Why these particular Lightsworns? I don’t agree with running Jain, as he only mills 2, and Minerva outclasses him in every relevant way. Ehren’s effect will go unused for the most part, but she still mills 3, which is why I keep her in. Wulf, and consequently Felice, are not as great as people make them out to be, since you cannot summon either of them from the hand turn 1 and get out of stage 1. They are midgame consolations to the dismal fact that every good Lightsworn is a normal summon. The lack of an Abyssgunde-like mechanic is one of the things I think Konami does to purposely keep the deck in check, and why I still consider Lightsworn a fair deck, even as powerful as it is now. Ryko is just the worst because he doesn’t mill turn 1, has no level synergy with backrow-clearing extra deck monsters, and gives your opponent infinite ways to prevent him from milling for you.
Why no Maxx “C”? I mained Maxx and Redox for a while because Maxx would serve as Threatening Roar in hand and Ruler fodder in grave. It also opened niche applications, like re-summoning Michael against Chain Burn. However, Maxx doesn’t preserve your Lightsworns in the battle phase to mill another day, it simply discourages your opponent from continuing his Main Phase. In the mirror, this is absolutely pointless, as I would win countless games just giving my opponent 5 cards and then killing him. You also may have noticed that wins/losses aren’t decided by how many cards you drew, rather much more just whether you got out of stage 1 in time. For that reason, Pat convinced me that Threatening Roar is a better Threatening Roar than Maxx. That also made running Redox pointless.
Why Tempest? You don’t attack, so Tidal’s 26 over Tempest’s 24 doesn’t come up. Tempest banishes Dracossack while Tidal banishes 101, but you make Dracossack a lot more.
What’s with the Extra Deck? I’ve heard some pretty kooky ideas for the Lightsworn Extra, mainly just cards that sound good because they do stylish and adorable things, but in the end, do not get you to the endgame. Cards like Ancient Sacred Wyvern, either Stardust Dragon, Angel of Zera, Starliege Paladynamo, a second Michael, Leo, and Star Eater all do marginal things at best and shouldn’t be attempted in the vast majority of games. The monsters I named are, for the most part, open invitations to your opponent to play interactive Yugioh, when the best thing Lightsworn has going for it is non-interaction. I saw someone say on Dgz that space in the Extra is so tight, and this is simply untrue. You could comfortably play through a premier event with 10 in the Extra, and it would make little difference. Because space is so open, I included the following fringe-application cards: Leviair for Gardna and Rhapsody’d names, Rhapsody for the mirror, Starliege for Ophion plus it floats in a pinch, Lavalval Chain to get Rulers and names in grave, and Star Eater to get names in grave when you’re flooded by your own Lumina setup. There’s actually one more monster that belongs in the Extra, it’s an oldie Six Samurai players used to use to steal games. You can blow the mirror and Bujin out of the water with this destructive guy; it’s more terrifying than Dark Strike Fighter. Can you guess its name? =)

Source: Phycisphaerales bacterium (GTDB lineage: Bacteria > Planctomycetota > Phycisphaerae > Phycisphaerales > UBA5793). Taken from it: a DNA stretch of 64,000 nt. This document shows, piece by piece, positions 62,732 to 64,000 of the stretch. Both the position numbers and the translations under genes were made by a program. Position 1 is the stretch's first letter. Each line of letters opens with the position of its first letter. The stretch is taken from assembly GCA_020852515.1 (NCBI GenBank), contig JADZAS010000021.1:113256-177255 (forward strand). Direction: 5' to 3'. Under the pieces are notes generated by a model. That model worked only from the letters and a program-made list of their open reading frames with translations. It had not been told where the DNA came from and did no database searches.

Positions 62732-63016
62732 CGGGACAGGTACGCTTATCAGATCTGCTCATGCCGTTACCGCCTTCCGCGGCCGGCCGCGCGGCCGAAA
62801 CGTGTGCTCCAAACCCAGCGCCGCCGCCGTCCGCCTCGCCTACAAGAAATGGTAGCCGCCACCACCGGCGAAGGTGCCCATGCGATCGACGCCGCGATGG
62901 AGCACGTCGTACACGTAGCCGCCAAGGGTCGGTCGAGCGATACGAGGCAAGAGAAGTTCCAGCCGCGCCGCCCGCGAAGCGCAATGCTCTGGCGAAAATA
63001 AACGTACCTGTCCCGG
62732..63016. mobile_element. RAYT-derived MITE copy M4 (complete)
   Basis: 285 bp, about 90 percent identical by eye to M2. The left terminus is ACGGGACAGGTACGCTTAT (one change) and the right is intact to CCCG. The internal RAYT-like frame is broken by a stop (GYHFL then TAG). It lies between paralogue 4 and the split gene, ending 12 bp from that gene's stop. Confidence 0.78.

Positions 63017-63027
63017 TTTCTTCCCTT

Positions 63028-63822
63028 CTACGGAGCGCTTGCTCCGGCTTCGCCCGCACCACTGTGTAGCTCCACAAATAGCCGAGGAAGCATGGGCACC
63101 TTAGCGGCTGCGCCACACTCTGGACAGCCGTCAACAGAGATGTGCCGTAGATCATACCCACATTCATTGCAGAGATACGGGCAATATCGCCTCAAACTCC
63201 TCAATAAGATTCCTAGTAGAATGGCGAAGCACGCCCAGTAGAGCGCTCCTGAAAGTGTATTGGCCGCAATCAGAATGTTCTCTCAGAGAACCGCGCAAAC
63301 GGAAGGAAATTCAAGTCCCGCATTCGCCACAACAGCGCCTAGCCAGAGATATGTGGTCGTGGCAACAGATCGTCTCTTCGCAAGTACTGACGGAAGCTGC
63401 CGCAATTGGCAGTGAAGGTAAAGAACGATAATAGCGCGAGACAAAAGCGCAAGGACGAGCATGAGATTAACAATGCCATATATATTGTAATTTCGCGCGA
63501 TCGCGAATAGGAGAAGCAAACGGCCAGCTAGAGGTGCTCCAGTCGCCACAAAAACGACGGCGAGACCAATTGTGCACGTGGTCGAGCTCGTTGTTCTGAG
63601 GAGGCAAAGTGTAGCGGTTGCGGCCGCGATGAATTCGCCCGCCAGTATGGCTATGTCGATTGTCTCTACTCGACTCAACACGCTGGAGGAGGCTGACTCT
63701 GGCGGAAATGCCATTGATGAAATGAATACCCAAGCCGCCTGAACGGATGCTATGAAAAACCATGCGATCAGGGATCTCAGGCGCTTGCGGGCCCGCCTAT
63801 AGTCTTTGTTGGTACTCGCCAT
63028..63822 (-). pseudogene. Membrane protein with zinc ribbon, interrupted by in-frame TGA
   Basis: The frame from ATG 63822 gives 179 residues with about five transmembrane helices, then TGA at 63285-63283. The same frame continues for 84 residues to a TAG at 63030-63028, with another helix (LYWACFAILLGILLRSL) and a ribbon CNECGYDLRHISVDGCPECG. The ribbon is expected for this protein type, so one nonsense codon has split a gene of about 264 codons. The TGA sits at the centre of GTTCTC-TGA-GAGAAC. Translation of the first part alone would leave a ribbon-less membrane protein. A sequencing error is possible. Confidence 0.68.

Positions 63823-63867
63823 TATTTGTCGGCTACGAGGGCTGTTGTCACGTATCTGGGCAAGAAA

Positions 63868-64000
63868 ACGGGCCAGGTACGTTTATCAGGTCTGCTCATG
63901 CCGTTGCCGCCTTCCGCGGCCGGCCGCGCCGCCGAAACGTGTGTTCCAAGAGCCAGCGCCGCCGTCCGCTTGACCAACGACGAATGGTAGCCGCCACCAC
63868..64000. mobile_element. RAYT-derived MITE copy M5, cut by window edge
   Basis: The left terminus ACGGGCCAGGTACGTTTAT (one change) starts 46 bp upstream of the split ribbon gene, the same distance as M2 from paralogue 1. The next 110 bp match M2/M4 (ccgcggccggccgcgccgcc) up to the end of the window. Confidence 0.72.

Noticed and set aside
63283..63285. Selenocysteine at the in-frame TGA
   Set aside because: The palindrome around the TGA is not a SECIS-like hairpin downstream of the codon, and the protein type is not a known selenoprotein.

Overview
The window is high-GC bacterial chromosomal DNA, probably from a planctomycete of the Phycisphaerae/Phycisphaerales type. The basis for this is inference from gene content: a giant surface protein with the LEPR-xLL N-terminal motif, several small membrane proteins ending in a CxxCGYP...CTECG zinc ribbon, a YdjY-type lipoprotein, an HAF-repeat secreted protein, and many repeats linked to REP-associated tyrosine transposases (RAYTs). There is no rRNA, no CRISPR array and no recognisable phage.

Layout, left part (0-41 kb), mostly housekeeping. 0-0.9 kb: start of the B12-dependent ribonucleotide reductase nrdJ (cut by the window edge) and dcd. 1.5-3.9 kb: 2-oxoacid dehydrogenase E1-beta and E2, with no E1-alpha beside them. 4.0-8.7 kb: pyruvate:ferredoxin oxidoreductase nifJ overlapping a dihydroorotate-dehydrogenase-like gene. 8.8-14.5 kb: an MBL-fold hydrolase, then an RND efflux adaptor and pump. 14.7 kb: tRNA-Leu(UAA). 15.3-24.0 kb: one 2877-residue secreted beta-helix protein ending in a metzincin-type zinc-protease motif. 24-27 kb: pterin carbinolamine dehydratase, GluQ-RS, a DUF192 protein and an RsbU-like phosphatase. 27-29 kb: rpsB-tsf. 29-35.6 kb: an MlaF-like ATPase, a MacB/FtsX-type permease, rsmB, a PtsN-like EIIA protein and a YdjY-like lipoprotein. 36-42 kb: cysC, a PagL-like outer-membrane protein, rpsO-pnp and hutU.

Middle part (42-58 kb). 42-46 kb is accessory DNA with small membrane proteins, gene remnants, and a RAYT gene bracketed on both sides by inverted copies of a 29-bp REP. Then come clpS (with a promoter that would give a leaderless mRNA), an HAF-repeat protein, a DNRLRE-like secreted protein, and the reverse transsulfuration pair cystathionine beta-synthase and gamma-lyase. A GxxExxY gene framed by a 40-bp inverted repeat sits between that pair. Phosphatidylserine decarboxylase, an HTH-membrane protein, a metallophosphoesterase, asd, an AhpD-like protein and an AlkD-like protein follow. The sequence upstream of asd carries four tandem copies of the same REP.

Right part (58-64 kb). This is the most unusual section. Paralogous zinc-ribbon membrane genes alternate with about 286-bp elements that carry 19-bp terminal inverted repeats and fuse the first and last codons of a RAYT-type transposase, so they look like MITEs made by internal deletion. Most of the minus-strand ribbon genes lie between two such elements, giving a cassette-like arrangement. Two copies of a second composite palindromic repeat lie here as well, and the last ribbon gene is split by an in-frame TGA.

In summary, the best approach to tweaking choices here is to think about the central goal to get out of stage 1. There are viable options other than the ones mentioned, a few of them being Fiend Comedian and Hand Destruction. Whether it’s main, extra, or side, ask yourself whether the cards you pick get you out of a stage – either from the opening to the midgame where you clear backrows, or from the midgame to the endgame where you attack for 14000. Pop quiz. Here’s a card I saw mentioned on the forums. Breakthrough Skill (or Skill Prisoner). Correct or incorrect? Its ability to work even if it’s milled looks appealing at first glance, but having that versatility is meaningless because the card doesn’t drive you through any stages.
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Until next time,
Play Hard or Go Home.